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The effects of continuous external compression on delayed-onset muscle soreness (DOMS)

  • Jon Carling
  • Kennon Francis
  • Christopher Lorish
Article

Abstract

Delayed-onset muscle soreness (DOMS) is a sensation of soreness that develops 24–48 hr after intense unaccustomed exercise. Clinical characteristics of DOMS include local tissue edema, decreased muscle strength, and decreased range of motion. Although controversial, some research has implicated swelling as a cause or contributor to soreness. We designed this study to determine the effects of continuous external compression on swelling resulting from eccentric contraction and the accompanying clinical characteristics of DOMS. Twenty-three healthy college students (16 females, 7 males; X age=26.0 years) completed 70 maximal eccentric contractions of the elbow flexors to induce soreness and then received random assignment to either a control or a compression sleeve group. The compression sleeve group wore an elastic compression sleeve on the exercised arm, extending from the deltoid insertion to the wrist, throughout the study. We obtained measures of subjective soreness, range of motion (ROM), circumference, arm volume, and isokinetic peak torque for both groups immediately before exercise and 10 min and 24, 48, and 72 hr after exercise. No significant differences were present between groups at any time reference for any of the dependent variables. Soreness peaked at 48 hr and then began to decline. Circumference and volume measurements increased over time with the greatest difference occurring 72 hr postexercise. Subject's ROM and peak torque decreased immediately following exercise and continued to be lower than baseline during the next 72 hr. Continuous external compression, which prior research has shown to be an effective treatment of edema resulting from a variety of acute injuries, was not effective in reducing the edema associated with DOMS, nor was it effective in reducing soreness, strength loss, or ROM loss as a result of DOMS in elbow flexors. Therefore, the clinical use of compression garments in treating DOMS in upper extremities is questionable.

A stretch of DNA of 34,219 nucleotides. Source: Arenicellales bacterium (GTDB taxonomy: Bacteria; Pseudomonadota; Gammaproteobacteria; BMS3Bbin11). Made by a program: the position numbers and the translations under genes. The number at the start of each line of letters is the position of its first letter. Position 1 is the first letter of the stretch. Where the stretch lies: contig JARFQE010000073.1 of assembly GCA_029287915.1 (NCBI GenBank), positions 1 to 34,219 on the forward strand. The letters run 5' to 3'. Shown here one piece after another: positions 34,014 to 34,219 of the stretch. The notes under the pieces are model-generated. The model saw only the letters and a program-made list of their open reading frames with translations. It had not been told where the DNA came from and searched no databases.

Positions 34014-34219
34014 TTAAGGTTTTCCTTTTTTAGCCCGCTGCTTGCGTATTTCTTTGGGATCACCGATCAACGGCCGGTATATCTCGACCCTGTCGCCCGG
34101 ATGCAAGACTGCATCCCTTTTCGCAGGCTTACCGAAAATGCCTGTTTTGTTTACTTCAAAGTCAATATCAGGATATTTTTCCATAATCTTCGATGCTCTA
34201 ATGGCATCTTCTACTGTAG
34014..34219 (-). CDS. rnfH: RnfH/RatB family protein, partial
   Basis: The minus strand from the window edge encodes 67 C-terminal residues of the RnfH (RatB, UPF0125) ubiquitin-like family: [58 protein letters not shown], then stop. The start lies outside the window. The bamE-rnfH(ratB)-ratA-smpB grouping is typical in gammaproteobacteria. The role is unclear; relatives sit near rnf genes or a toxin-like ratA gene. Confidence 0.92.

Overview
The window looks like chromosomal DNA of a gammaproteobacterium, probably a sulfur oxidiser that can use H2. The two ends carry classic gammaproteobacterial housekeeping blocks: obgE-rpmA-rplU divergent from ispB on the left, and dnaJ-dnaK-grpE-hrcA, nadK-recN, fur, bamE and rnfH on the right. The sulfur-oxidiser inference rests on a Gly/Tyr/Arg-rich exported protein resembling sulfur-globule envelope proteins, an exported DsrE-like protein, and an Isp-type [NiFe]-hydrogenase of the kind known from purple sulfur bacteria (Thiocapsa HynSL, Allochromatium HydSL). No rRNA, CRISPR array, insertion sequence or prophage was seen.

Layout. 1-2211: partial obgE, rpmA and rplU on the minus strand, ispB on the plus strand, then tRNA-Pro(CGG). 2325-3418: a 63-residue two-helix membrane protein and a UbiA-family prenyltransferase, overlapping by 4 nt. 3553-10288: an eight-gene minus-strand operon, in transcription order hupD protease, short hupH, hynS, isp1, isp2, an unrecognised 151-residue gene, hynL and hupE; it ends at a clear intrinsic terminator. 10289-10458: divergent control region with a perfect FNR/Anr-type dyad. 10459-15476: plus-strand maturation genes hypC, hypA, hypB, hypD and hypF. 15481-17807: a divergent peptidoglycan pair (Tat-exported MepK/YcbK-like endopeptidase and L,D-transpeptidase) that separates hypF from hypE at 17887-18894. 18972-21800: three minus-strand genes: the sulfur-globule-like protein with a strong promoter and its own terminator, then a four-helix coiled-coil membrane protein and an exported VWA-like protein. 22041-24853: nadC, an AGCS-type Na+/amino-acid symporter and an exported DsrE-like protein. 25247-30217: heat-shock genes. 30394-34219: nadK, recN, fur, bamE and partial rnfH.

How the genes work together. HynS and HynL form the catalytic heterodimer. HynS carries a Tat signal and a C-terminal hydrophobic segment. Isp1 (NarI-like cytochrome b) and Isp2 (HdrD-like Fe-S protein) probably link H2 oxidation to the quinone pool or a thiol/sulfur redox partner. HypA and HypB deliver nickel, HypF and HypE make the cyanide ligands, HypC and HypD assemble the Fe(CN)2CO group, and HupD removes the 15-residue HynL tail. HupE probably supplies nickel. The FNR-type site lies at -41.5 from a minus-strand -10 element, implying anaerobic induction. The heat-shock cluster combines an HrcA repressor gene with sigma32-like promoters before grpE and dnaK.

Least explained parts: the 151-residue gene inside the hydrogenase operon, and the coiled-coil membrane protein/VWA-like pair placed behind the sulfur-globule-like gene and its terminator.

Key Words

muscle soreness swelling compression 

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Copyright information

© Plenum Publishing Corporation 1995

Authors and Affiliations

  • Jon Carling
    • 1
  • Kennon Francis
    • 1
  • Christopher Lorish
    • 1
  1. 1.Division of Physical TherapyUniversity of Alabama at BirminghamBirmingham

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